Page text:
Senate Approves Teacher Bill
The U.S. Senate recently passed a $10 billion bill to preserve teachers’ jobs throughout the nation, according to an article in District Administration.
The bill will also send $16 billion for Medicaid purposes.
Naturally, the $10 billion will not eliminate all teacher layoffs. However, it is expected to save 140,000 American teachers’ jobs.
This bill is being passed in response to consistent reports that tens of thousands of teachers lost their jobs in April. Also, at that time, more layoffs were expected.
House Speaker Nancy Pelosi, D-California, said she would call House members back from their August recess for the House vote, which is scheduled for Tuesday, August 10th. The House is expected to approve the bill, which would send it to President Barack Obama for consideration.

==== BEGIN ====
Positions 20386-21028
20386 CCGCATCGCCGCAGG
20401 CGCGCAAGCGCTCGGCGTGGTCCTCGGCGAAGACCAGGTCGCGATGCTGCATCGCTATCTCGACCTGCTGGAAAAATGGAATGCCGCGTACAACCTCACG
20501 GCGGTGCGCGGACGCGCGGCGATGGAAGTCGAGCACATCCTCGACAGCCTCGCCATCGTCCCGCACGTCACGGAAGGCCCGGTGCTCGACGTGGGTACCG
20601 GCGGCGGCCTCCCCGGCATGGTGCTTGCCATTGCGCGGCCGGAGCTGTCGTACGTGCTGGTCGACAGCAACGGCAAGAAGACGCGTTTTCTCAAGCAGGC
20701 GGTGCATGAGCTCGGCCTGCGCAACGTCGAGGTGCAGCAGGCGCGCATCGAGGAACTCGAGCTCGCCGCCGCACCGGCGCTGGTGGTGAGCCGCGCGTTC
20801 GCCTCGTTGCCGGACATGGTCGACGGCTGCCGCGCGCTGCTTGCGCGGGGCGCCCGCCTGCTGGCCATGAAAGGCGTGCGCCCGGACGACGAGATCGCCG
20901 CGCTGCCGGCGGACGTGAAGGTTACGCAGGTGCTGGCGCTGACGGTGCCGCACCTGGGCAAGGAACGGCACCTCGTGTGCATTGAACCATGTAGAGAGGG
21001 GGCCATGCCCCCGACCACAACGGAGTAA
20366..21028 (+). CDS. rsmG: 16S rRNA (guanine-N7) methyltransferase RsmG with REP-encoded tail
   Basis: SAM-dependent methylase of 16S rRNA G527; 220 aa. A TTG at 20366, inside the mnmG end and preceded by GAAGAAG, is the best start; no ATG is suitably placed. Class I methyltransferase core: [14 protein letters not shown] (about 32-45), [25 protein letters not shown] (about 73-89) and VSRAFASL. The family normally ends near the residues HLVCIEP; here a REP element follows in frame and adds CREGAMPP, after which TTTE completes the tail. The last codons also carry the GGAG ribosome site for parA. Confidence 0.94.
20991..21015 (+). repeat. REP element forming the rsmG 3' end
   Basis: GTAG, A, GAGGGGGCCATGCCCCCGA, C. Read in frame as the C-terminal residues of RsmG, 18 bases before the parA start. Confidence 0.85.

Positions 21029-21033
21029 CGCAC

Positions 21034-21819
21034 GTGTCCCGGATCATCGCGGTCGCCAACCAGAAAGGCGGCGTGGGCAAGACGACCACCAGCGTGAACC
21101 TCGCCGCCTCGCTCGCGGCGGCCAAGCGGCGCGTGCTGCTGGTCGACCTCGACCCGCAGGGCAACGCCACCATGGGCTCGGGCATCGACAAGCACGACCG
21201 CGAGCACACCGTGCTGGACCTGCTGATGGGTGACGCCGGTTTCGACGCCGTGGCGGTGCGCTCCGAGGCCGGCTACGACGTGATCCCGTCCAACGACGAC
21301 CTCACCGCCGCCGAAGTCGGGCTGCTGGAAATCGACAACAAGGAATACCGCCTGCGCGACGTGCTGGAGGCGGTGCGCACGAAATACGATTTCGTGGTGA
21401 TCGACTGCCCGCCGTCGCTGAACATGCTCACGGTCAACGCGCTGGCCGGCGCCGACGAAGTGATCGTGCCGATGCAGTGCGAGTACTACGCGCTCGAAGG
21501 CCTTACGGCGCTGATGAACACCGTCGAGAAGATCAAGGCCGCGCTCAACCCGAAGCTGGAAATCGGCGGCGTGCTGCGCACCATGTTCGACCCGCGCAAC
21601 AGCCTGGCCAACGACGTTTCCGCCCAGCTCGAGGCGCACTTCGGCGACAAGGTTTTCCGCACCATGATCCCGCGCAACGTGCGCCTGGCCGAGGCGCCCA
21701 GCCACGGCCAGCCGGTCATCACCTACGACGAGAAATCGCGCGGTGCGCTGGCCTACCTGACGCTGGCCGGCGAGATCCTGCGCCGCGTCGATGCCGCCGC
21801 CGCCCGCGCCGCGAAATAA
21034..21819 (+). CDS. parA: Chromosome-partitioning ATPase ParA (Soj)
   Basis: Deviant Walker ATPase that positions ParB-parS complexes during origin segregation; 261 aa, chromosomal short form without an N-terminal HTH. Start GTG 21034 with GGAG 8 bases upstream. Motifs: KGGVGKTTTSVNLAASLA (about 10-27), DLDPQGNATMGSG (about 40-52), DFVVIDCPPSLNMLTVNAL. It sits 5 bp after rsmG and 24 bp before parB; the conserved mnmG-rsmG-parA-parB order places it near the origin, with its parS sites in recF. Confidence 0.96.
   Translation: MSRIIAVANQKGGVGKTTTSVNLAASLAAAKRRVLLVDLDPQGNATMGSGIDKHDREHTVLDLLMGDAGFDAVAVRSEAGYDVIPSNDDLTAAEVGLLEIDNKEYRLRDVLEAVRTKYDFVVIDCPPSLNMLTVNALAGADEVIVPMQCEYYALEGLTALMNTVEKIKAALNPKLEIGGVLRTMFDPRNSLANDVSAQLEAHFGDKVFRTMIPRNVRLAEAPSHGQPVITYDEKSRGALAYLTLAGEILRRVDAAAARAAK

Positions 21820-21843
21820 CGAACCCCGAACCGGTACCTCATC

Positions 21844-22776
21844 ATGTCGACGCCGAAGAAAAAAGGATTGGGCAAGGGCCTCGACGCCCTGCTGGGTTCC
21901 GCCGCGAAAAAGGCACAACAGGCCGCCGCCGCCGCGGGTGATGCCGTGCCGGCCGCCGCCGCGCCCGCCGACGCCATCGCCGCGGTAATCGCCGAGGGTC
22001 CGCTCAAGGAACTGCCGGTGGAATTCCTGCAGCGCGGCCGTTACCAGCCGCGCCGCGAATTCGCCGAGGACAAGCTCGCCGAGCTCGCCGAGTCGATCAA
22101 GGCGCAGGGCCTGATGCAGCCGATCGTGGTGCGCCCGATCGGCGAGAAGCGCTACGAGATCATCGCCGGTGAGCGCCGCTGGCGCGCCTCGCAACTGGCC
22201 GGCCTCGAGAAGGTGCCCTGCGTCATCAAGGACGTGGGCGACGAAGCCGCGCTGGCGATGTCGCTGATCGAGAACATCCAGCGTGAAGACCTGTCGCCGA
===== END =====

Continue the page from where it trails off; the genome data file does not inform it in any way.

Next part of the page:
The $10 billion bill will be sent to schools across the nation that are struggling financially, in hopes of alleviating further teacher layoffs.
Republicans tried to counter this bill with a filibuster. The bill then needed a “supermajority” of at least 60 votes in the Senate to pass. The bill passed 61-39.
The foundations for this bill have been debated in Congress for several weeks now. The bill received the necessary additional push when two Republicans from Maine, Senators Olympia Snowe and Susan Collins contrasted their party.
The $10B for education will be channeled through the states to local education agencies. How much money a school will receive will be based either on a state's formula for distributing state aid or the Title I formula.
Congress is hoping this bill will enhance the learning environment in many public schools. This bill will preserve many teachers’ jobs, creating smaller classrooms and more effective, lower student-to-teacher-ratios.
This will give students more one-on-one time with teachers, and teachers will be able to better respond to individual students’ needs.